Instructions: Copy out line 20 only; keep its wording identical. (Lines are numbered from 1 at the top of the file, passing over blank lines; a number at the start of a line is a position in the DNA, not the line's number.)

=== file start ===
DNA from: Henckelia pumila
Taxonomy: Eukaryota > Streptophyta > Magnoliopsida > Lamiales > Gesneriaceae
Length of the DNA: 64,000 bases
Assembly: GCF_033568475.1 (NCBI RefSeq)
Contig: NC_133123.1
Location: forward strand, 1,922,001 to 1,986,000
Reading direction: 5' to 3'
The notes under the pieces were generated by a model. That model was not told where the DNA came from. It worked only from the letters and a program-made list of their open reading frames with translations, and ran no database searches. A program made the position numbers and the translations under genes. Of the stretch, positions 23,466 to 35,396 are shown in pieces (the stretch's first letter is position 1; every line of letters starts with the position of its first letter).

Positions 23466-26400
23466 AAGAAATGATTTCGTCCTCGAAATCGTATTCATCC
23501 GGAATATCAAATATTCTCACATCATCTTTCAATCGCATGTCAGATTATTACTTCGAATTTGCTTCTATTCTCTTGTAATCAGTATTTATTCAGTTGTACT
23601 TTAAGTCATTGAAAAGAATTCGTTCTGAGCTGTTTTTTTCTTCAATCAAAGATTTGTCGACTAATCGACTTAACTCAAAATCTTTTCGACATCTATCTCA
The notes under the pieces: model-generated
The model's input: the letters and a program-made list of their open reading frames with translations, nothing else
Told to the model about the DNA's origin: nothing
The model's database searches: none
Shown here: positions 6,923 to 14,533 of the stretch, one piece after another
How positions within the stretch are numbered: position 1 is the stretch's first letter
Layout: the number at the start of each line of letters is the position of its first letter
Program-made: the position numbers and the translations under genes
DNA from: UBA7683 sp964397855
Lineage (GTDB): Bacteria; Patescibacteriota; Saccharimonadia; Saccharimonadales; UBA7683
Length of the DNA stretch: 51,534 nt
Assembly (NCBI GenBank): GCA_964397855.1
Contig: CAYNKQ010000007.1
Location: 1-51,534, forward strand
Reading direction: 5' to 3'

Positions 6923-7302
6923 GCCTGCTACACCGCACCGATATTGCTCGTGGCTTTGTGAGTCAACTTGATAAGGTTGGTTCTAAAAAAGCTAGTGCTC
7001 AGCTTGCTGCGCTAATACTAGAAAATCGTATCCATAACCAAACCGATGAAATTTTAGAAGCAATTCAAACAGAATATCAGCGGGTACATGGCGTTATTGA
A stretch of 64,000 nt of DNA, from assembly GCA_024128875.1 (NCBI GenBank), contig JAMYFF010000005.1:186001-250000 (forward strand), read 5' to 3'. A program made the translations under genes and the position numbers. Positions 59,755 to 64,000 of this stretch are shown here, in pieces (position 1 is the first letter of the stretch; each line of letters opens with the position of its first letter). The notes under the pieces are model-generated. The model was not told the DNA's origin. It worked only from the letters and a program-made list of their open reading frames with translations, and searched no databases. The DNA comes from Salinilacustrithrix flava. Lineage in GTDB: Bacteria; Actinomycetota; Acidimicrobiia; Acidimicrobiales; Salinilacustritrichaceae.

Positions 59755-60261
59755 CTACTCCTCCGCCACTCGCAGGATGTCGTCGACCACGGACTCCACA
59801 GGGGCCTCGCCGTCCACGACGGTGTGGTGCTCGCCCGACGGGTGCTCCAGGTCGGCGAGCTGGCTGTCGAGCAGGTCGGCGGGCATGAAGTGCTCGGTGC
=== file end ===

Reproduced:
Program-made: the position numbers and the translations under genes